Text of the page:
In New Mexico, Governor Martinez swiftly separated herself from Romney’s loaded comments and told the press no matter what the economic status of a person, everyone’s vote matters equally. As a leader of a state with 22.2 percent of the population with economic levels below the poverty line, she understands how her constituents would react to these comments. Romney’s 47 percent pointed to the 26 percent of people who receive Medicaid, 16 percent who receive social security and 16 percent of the population dependent on food stamps. These people are spread throughout the nation however; New Mexico is home to a good number of them. According to the Albuquerque Business Journal, New Mexico is the 8th largest recipient of Medicaid. The state also has 38.4 percent of people who collect social security and 20.5 percent of the population who are dependent on food stamps. These segments of the population make up a healthy portion of New Mexicans, a healthy portion that Romney will need to win over if he wants to clinch the five golden delegates New Mexico has to offer.
My grain of salt that I wish to offer Governor Romney is this, he should start making a bigger effort to reach out to Hispanics and show them he is a person who cares about their well being in this country and he will fight for them if he takes office. Right now, especially with the leak of these comments, a fissure has been created with the people of New Mexico and the only way he can mend that is taking concrete steps to connect with Hispanics.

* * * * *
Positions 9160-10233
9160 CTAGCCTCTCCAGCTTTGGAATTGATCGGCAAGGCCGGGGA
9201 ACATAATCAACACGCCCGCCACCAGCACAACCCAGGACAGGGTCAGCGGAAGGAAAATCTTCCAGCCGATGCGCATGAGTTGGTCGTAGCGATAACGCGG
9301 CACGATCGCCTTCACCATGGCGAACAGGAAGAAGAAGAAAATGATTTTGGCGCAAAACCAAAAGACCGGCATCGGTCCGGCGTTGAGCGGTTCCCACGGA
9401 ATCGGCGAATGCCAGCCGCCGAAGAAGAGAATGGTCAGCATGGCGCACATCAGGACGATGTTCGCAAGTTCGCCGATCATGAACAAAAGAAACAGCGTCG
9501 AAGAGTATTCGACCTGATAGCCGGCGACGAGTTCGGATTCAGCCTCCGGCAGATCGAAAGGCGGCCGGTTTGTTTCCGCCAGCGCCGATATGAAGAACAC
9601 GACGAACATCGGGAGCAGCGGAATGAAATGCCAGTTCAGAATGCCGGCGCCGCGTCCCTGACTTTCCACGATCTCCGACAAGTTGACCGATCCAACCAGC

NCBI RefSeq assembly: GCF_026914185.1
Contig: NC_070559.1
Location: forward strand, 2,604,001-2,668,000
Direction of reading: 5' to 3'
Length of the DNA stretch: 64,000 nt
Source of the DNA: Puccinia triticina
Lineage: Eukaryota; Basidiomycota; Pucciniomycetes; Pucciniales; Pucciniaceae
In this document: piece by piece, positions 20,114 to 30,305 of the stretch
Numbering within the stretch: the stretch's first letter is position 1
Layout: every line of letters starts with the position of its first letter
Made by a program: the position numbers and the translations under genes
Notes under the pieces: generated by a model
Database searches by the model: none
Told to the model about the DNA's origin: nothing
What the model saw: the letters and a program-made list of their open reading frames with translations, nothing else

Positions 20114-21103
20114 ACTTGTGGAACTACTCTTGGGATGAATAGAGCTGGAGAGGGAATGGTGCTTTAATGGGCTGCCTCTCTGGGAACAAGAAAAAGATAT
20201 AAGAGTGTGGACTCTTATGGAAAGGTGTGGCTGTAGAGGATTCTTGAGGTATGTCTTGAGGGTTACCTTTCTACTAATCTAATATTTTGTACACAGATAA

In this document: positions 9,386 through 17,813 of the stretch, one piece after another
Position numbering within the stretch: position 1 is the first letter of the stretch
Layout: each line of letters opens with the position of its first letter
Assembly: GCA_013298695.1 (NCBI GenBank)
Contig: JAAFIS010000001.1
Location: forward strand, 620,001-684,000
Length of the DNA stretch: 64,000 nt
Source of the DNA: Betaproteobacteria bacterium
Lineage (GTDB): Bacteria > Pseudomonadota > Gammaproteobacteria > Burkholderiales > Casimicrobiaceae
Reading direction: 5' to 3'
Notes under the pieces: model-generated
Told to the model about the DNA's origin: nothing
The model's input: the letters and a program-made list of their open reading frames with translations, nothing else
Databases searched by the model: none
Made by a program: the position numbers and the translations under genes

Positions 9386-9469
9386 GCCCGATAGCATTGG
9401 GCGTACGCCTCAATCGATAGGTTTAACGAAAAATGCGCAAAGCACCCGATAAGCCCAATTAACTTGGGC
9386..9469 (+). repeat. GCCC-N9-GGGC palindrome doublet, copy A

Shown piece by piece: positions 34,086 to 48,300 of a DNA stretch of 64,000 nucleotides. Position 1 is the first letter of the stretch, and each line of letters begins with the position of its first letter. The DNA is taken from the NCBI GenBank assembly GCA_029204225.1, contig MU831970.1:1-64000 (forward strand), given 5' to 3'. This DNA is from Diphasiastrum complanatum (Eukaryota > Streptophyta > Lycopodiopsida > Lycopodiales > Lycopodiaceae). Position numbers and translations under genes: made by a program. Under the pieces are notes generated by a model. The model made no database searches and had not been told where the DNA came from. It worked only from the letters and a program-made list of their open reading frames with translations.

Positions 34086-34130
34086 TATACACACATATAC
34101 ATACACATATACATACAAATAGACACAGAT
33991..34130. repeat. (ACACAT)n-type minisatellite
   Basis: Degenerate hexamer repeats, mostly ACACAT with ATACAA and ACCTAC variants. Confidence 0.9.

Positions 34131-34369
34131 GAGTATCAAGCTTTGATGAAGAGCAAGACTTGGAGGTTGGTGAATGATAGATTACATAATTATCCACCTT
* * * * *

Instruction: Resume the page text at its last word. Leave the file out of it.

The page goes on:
This year the battle for the executive office is contingent on the swing states. However, even with just 5 electoral votes the Land of Enchantment is an important cog in this election because of the growing importance of the Hispanic vote especially since New Mexico is home to 35% of Hispanics in the United States. In past elections New Mexico has been pretty accurate determining the victor. The state overwhelmingly supported President Obama in the 2008 election, which signaled a growing democratic base. However, in 2010 the state elected their first Hispanic Female governor who happened to be a republican.
Governor Susana Martinez has played an important role with the Republicans in the state and the Romney campaign. She delivered a hard-hitting speech at the National Convention and is striving to ignite a flame for the Republican base with females and latinos. According to a recent Albuquerque Journal poll, 45% of the state supports Obama, 40% supports Romney and 7% supports New Mexico’s former two-term governor, Gary Johnson. Continue reading